Leukoaraiosis Severity Predicts Rate of Decline in Primary Progressive Aphasia.

Aphasiology 2020 23;34(3):365-375. Epub 2019 Mar 23.

Department of Neurology, Johns Hopkins University School of Medicine.

Background: The rate of decline in language in Primary Progressive Aphasia (PPA) is highly variable and difficult to predict at baseline. The severity of diffuse white matter disease (leukoaraiosis), a marker of overall brain health, may substantially influence the rate of decline.

Aims: To test the hypothesis that leukoaraiosis is associated with a steeper decline in naming in PPA. Read More

View Article and Full-Text PDF

Grammatical Ability Predicts Relative Action Naming Impairment in Primary Progressive Aphasia.

Aphasiology 2020 3;34(6):664-674. Epub 2020 Mar 3.

Center for Aphasia Research and Rehabilitation, Georgetown University Medical Center.

Background: Findings from several studies have indicated that participants with nfvPPA and participants with svPPA exhibit different patterns on action and object naming tasks, while other recent studies have found that neither participants with nfvPPA nor participants with svPPA show a significant difference in accuracy between object naming and action naming.

Aims: The goal of this study was to test the hypothesis that relative action naming impairment is associated with grammatical ability in PPA, rather than a specific subtype of PPA.

Methods & Procedures: Thirty-four participants with PPA completed the Boston Naming Test, the Action Naming subtest of the Boston Diagnostic Aphasia Examination, and the Northwestern Anagram Test, which was used to measure grammatical ability. Read More

View Article and Full-Text PDF

Priming sentence comprehension in aphasia: Effects of lexically independent and specific structural priming.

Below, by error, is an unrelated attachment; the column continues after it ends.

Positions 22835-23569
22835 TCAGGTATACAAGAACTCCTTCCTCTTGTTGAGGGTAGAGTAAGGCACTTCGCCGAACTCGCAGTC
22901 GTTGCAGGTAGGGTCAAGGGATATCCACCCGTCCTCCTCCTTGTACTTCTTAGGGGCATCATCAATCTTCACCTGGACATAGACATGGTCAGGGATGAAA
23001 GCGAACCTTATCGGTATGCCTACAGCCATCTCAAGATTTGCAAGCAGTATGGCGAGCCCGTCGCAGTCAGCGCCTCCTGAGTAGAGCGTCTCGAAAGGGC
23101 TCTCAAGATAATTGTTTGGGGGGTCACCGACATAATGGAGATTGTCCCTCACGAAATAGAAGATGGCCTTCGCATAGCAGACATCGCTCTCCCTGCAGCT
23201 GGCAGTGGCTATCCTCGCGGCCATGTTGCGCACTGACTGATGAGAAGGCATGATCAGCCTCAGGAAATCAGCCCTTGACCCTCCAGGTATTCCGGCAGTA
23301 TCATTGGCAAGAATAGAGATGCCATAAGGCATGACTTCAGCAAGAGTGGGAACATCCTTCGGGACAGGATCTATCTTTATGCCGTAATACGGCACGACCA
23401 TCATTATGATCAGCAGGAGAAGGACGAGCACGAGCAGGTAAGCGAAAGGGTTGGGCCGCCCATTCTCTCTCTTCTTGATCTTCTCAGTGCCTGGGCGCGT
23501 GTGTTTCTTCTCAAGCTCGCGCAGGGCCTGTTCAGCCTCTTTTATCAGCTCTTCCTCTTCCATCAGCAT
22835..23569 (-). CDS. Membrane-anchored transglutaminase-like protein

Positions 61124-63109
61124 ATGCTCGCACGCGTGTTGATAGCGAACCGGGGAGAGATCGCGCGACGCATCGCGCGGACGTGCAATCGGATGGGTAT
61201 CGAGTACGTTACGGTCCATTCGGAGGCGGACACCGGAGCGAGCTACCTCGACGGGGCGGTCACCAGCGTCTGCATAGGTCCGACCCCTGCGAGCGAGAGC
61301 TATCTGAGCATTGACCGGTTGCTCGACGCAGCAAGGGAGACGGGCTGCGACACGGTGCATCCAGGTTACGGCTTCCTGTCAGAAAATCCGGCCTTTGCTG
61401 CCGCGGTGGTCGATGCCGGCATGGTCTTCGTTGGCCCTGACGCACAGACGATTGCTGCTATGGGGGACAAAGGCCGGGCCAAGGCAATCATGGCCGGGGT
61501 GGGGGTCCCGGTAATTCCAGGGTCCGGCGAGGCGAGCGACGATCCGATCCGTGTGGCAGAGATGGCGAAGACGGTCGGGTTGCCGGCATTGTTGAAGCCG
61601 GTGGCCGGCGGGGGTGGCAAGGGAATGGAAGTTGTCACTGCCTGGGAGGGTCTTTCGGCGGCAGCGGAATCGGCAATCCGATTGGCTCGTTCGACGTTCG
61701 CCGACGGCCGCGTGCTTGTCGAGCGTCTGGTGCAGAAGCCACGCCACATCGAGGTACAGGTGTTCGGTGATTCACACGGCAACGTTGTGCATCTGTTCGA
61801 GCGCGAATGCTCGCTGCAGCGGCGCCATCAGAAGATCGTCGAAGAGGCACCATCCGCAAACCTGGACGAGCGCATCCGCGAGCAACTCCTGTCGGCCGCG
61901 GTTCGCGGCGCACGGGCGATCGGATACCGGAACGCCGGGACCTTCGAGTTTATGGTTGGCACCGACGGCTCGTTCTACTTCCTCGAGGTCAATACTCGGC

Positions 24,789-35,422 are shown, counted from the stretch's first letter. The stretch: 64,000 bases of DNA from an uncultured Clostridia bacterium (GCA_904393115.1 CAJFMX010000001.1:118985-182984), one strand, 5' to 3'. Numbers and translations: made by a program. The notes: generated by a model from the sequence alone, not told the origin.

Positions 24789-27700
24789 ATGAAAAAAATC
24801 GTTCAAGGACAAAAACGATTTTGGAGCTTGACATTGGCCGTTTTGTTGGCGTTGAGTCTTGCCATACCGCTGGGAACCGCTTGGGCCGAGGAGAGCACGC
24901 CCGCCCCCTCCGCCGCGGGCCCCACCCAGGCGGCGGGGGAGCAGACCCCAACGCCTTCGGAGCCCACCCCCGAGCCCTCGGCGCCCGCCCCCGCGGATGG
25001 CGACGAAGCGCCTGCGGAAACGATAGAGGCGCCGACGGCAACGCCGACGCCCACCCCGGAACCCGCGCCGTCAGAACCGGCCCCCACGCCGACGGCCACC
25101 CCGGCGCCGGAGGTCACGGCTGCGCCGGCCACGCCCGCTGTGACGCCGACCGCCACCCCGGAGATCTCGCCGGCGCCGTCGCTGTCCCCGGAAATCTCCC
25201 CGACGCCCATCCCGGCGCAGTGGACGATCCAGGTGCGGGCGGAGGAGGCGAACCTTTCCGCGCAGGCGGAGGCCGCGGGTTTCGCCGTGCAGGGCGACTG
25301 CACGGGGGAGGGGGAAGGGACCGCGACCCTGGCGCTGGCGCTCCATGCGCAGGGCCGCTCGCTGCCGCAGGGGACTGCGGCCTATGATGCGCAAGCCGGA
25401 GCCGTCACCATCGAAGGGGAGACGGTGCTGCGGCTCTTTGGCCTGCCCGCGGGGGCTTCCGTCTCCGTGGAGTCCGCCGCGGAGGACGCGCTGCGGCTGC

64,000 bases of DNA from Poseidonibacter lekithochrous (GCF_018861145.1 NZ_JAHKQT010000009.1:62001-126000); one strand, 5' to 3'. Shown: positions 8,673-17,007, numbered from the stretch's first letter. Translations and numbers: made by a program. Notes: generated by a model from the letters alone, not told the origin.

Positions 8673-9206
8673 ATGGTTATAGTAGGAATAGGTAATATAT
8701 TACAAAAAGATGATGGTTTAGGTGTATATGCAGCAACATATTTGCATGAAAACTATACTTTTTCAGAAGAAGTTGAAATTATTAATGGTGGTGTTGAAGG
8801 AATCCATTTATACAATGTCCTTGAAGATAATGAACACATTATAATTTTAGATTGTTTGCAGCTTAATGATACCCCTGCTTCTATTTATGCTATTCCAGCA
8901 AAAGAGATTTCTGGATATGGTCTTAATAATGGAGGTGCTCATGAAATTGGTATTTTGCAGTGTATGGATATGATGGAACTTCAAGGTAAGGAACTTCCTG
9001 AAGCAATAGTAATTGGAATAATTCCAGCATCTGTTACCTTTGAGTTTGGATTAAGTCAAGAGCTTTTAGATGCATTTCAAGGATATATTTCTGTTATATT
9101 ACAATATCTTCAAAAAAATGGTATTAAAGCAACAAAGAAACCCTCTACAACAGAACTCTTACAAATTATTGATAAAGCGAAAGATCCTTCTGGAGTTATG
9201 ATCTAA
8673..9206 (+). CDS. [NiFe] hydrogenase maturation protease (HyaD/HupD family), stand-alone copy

Aphasiology 2019 1;33(7):780-802. Epub 2019 Mar 1.

University of Edinburgh, Edinburgh, Scotland.

Purpose: Impaired message-structure mapping results in deficits in both sentence production and comprehension in aphasia. Structural priming has been shown to facilitate syntactic production for persons with aphasia (PWA). However, it remains unknown if structural priming is also effective in sentence comprehension. Read More

View Article and Full-Text PDF

Electroencephalography in Primary Progressive Aphasia and Apraxia of Speech.

Aphasiology 2019 16;33(11):1410-1417. Epub 2018 Nov 16.

Department of Neurology, Mayo Clinic, Rochester, MN.

Background: Past research has demonstrated that electroencephalography (EEG) is sensitive to what we now know as Primary Progressive Aphasia (PPA); however, the EEG profiles of patients with Primary Progressive Apraxia of Speech (PPAOS) and PPA, in the context of current consensus criteria, have not been studied.

Aims: The primary goal of this study was to explore the EEG profiles of patients of the nonfluent/ agrammatic variant of PPA (agPPA) and PPAOS.

Methods And Procedures: Three patients with agPPA and five patients with PPAOS (two with aphasia) completed a head MRI scan and clinical EEG recording. Read More

View Article and Full-Text PDF
November 2018

Language mixing patterns in a bilingual individual with non-fluent aphasia.

Aphasiology 2019 16;33(9):1137-1153. Epub 2018 Nov 16.

Department of Speech-Language-Hearing Sciences, Graduate Center, City University of New York, NY, USA.

Background: Language mixing in bilingual speakers with aphasia has been reported in a number of research studies, but the reasons for the mixing and whether it reflects typical or atypical behaviour has been a matter of debate.

Aims: In this study we tested the hypothesis that language mixing behaviour in bilingual aphasia reflects lexical retrieval difficulty.

Methods & Procedures: We recruited a Hebrew-English bilingual participant with mild-moderate non-fluent agrammatic aphasia and assessed his languages at three timepoints. Read More

View Article and Full-Text PDF
November 2018

Impaired Lexical Selection and Fluency in Post-Stroke Aphasia.

Aphasiology 2019 23;33(6):667-688. Epub 2018 Aug 23.

Department of Psychology, University of Alabama, Birmingham, AL, 35294, USA, ;